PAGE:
FIG. 4 shows the configuration of an image formation apparatus according to a second embodiment of the present invention.

In FIG. 4, like reference numerals are used to denote corresponding components to those in FIG. 1 and detailed descriptions thereof are omitted. The differences of the second embodiment from the first embodiment will be described mainly.

The second embodiment is characterized in that the rotational speeds of the drum 1 and others and the processing time for solvent vapor separation after the main power supply to the apparatus has been turned off are determined based on the number of pages to be printed per unit time, not based on the measured level of the solvent vapor density by the sensor as in the first embodiment.

A storage unit 21 shown in FIG. 4 is prestored with data on the rotational speeds of the drum 1, the polygon mirror, the intermediate transfer roller, the developing rollers and the fog removing rollers which conform to the capacity of the solvent vapor separation unit 9 and the operating times of the pump 10 and the solvent vapor separation unit 9 after the main power supply has been turned off. The data stored in the unit 21 is referred to by the control unit 12.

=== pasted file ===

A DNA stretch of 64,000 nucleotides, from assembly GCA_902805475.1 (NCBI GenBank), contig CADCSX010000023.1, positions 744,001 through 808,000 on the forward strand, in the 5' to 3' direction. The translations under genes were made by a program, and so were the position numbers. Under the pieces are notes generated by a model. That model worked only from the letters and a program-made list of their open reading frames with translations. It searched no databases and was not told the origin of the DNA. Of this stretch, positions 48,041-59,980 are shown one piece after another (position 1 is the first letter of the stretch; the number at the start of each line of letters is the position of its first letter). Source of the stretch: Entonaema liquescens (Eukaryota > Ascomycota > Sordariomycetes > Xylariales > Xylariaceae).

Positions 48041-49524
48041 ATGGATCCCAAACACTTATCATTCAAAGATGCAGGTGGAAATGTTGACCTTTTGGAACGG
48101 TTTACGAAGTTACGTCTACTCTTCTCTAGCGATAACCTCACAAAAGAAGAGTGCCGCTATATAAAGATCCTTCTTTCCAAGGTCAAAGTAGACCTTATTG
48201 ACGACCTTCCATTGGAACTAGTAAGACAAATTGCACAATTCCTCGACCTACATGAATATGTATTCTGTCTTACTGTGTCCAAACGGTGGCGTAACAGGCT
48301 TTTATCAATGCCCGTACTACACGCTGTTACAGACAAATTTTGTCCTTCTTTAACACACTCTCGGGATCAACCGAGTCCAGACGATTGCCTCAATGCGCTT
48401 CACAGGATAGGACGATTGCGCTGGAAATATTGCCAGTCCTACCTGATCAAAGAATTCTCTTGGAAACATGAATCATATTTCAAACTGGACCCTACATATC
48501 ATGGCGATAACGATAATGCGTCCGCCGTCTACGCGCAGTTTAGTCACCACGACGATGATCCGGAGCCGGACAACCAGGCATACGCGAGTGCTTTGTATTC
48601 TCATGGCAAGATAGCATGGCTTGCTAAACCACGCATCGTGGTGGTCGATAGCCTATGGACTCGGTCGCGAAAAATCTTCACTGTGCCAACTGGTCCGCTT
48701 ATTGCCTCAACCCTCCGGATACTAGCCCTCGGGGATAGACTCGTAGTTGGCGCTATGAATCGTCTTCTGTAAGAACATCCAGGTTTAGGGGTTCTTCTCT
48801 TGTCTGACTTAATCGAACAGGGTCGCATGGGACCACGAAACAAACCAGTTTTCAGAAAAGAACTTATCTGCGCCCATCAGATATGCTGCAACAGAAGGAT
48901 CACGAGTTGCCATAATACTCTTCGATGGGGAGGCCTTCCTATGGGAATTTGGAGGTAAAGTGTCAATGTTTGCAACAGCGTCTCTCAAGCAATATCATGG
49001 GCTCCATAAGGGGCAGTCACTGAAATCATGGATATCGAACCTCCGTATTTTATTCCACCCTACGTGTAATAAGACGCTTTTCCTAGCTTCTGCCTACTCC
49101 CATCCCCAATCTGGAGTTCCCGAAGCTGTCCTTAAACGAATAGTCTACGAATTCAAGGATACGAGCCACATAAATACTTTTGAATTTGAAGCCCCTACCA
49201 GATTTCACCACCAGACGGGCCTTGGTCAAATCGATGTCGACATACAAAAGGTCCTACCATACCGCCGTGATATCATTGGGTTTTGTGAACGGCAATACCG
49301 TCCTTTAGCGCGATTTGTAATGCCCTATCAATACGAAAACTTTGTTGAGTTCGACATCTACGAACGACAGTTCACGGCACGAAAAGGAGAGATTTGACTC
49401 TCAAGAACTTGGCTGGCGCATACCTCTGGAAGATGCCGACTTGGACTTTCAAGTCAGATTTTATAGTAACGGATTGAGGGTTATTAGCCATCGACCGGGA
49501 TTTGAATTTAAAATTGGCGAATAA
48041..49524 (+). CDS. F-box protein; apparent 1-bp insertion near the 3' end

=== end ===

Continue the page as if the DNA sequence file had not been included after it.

The exemplary information stored in the storage unit 21 will be described with reference to FIGS. 5 and 6.

FIG. 5 is a first table used to determine the suitable rotational speeds of the drum and others taking the capacity of the solvent vapor separation unit 9 into account. Here, a relationship between the number of pages per unit time and the rotational speed of the photosensitive drum 1 is defined in the table. Although the rotational speeds of the polygon mirror and the rollers other than the drum are omitted here, their speeds are also determined according to the rotational speeds of the drum.